Accused in naval spy case presses for info on CSIS wiretaps of Chinese Embassy

Accused in spy case wants CSIS wiretap info

OTTAWA — A naval engineer accused of trying to spy for Beijing is asking a federal judge for full access to information about Canadian Security Intelligence Service wiretaps of the Chinese Embassy.

Qing Quentin Huang says federal secrecy has placed him in an “impossible position” as he prepares to defend against espionage charges.

The Canadian citizen was arrested on Dec. 1, 2013, in Burlington, Ont., following a brief RCMP-led investigation dubbed Project Seascape.

Huang, 53 at the time, worked for Lloyd’s Register, a subcontractor to Irving Shipbuilding Inc.

He was charged under the Security of Information Act with attempting to communicate secret information to a foreign power. Police said the information related to elements of the federal shipbuilding strategy, which includes patrol ships, frigates, naval auxiliary vessels, science research vessels and icebreakers.

In documents filed with the Federal Court of Canada, Huang and his counsel say CSIS received a court-approved warrant in March 2013 to intercept telecommunications at the Chinese Embassy in Ottawa.

On Nov. 27, 2013, CSIS sent a letter to the RCMP advising the national police force of phone calls Huang allegedly made to the embassy two days earlier offering sensitive information.

The federal prosecution service wants to introduce transcripts of the calls into evidence at the applicant’s criminal trial in Ontario Superior Court.

As a result, the prosecution service disclosed to Huang redacted copies of the CSIS warrant and the CSIS affidavit sworn in support of the application to obtain the warrant.  

However, Huang’s court submission says, the warrant and the affidavit are so heavily censored that he cannot test the validity of the warrant or make full answer and defence.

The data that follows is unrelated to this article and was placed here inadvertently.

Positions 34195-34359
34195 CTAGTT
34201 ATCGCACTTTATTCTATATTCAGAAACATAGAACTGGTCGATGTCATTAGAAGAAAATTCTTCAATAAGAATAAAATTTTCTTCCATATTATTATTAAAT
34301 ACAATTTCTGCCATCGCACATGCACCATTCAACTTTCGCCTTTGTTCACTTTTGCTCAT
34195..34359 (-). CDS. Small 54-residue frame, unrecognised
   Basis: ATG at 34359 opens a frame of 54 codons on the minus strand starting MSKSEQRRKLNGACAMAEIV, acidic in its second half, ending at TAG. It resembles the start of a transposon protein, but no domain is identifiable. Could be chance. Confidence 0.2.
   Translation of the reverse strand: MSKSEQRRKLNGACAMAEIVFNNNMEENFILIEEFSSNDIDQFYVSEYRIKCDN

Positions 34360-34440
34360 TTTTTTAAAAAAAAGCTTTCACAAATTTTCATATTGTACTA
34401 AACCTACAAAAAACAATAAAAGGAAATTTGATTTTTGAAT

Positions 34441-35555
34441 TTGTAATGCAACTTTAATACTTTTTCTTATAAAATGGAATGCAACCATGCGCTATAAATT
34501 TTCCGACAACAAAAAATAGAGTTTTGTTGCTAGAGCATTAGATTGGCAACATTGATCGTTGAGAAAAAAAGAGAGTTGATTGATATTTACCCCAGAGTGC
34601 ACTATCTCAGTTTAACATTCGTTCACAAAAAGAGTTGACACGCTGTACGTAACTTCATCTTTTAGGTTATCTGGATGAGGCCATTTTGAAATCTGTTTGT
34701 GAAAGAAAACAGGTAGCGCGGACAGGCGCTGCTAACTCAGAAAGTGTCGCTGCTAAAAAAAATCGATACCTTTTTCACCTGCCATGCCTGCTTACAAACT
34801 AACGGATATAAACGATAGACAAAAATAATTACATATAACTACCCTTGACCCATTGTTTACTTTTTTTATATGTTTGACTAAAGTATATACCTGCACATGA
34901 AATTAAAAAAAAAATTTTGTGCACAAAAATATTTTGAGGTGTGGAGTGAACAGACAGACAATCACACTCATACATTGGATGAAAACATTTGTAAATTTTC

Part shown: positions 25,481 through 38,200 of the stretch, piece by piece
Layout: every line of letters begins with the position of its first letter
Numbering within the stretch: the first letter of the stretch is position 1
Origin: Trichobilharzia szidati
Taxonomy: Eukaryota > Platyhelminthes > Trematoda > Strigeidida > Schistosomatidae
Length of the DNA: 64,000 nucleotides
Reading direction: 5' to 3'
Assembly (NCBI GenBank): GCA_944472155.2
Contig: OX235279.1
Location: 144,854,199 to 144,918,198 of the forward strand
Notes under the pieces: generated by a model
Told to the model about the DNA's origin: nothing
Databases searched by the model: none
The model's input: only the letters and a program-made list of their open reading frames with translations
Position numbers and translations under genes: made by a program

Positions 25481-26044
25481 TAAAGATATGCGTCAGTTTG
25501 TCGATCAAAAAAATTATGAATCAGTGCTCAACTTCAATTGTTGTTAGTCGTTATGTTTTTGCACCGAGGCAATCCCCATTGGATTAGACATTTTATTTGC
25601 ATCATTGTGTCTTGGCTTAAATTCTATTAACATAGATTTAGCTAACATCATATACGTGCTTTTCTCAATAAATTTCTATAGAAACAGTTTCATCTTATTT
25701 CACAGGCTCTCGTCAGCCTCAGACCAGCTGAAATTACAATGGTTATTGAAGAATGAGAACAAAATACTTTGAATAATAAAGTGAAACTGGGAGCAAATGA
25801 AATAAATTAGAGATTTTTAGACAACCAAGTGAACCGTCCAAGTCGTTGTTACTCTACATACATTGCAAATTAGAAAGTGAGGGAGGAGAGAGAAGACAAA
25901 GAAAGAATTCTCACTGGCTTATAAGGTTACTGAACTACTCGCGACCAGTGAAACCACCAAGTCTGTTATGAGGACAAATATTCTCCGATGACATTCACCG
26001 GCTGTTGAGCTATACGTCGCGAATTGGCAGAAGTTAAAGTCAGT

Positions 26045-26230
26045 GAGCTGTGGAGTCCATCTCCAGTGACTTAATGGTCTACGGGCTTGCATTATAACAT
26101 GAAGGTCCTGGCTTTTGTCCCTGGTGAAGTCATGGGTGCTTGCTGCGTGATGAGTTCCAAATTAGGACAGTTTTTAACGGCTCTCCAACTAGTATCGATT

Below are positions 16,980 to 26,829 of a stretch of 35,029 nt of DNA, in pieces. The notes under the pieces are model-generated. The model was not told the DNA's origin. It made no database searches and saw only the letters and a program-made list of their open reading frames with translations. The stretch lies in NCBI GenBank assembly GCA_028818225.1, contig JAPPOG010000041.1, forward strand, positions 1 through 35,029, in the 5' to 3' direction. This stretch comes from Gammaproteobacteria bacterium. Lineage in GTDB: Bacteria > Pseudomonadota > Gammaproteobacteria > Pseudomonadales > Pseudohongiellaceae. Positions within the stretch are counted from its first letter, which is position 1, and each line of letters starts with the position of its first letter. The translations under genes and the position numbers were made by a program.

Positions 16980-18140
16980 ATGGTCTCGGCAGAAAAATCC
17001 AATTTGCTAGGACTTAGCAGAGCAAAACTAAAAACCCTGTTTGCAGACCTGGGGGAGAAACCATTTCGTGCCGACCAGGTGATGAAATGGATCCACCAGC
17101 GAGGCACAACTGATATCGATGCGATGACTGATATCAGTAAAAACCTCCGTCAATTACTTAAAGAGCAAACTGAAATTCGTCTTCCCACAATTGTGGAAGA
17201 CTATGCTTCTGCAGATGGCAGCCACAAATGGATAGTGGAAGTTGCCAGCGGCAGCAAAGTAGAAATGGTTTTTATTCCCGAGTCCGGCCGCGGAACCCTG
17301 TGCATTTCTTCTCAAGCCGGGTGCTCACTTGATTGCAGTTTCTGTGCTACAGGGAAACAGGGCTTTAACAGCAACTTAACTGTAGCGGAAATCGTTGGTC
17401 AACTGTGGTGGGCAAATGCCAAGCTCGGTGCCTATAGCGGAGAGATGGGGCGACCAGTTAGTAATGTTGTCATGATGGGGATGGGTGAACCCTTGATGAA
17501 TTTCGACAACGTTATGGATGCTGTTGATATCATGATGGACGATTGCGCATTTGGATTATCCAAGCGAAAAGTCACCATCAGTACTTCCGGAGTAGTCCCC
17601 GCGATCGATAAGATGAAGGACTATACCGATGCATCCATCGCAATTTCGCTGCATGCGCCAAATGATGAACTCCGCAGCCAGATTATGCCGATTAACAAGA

“The warrant and affidavit, as redacted, put Mr. Huang in an impossible position,” says the filing.

“Without the redacted information, he cannot investigate or challenge the lawfulness of the interception of private communications that form the basis for his criminal charges.”

While in certain cases national security considerations can limit the extent of the information disclosed to the affected individual, in criminal cases the court’s duty to ensure fairness is all the more essential, Huang’s submission says.

Huang’s counsel alerted the prosecution service to the disclosure issue “in a number of letters,” the submission adds.

In February, the prosecution service replied that “virtually all” of the redactions were covered by a section of the Canada Evidence Act that allows the government to shield information from disclosure due to national security concerns.

That prompted Huang to apply to the Federal Court for access to the desired information.

Huang’s current lawyer, Frank Addario, declined to comment on the case.

Huang, who is free on bail, maintains his innocence and will plead not guilty to the charges in Ontario court.

A trial could get underway as early as June, though the Federal Court tussle over the redacted information might delay criminal proceedings.

The Federal Court record indicates the government response to Huang’s submission includes sworn testimony from a CSIS intelligence officer. However, it has not yet been disclosed, nor has a public hearing date been set.

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Jim Bronskill, The Canadian Press